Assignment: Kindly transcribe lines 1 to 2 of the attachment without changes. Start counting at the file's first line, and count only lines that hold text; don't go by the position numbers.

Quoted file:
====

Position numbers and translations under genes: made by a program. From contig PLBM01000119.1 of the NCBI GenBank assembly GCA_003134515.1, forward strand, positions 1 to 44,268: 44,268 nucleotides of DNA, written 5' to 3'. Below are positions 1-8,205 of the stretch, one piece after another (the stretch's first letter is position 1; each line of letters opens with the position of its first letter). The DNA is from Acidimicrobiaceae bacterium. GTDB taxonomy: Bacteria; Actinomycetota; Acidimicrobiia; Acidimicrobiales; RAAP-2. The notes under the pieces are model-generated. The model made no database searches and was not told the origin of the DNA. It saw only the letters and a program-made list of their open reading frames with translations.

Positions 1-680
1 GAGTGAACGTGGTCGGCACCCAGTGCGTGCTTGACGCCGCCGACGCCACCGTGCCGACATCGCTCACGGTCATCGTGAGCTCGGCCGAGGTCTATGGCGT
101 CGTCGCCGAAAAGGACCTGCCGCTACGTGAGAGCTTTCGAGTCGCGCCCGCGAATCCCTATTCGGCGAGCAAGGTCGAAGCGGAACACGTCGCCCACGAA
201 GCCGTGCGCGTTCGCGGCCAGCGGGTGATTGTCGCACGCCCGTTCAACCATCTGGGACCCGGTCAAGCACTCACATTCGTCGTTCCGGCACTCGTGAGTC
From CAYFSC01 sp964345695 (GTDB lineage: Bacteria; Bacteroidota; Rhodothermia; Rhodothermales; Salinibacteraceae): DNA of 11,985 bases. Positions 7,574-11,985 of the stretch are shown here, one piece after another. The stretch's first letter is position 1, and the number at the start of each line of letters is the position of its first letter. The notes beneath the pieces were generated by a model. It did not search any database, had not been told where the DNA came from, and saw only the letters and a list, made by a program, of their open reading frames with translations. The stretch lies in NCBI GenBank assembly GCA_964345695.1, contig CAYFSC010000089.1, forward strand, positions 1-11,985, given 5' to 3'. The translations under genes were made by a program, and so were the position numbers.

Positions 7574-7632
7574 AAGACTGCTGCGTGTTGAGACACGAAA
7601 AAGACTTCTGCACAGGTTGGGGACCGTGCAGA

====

Position numbers and translations under genes: made by a program. From contig PLBM01000119.1 of the NCBI GenBank assembly GCA_003134515.1, forward strand, positions 1 to 44,268: 44,268 nucleotides of DNA, written 5' to 3'. Below are positions 1-8,205 of the stretch, one piece after another (the stretch's first letter is position 1; each line of letters opens with the position of its first letter). The DNA is from Acidimicrobiaceae bacterium. GTDB taxonomy: Bacteria; Actinomycetota; Acidimicrobiia; Acidimicrobiales; RAAP-2. The notes under the pieces are model-generated. The model made no database searches and was not told the origin of the DNA. It saw only the letters and a program-made list of their open reading frames with translations.

Positions 1-680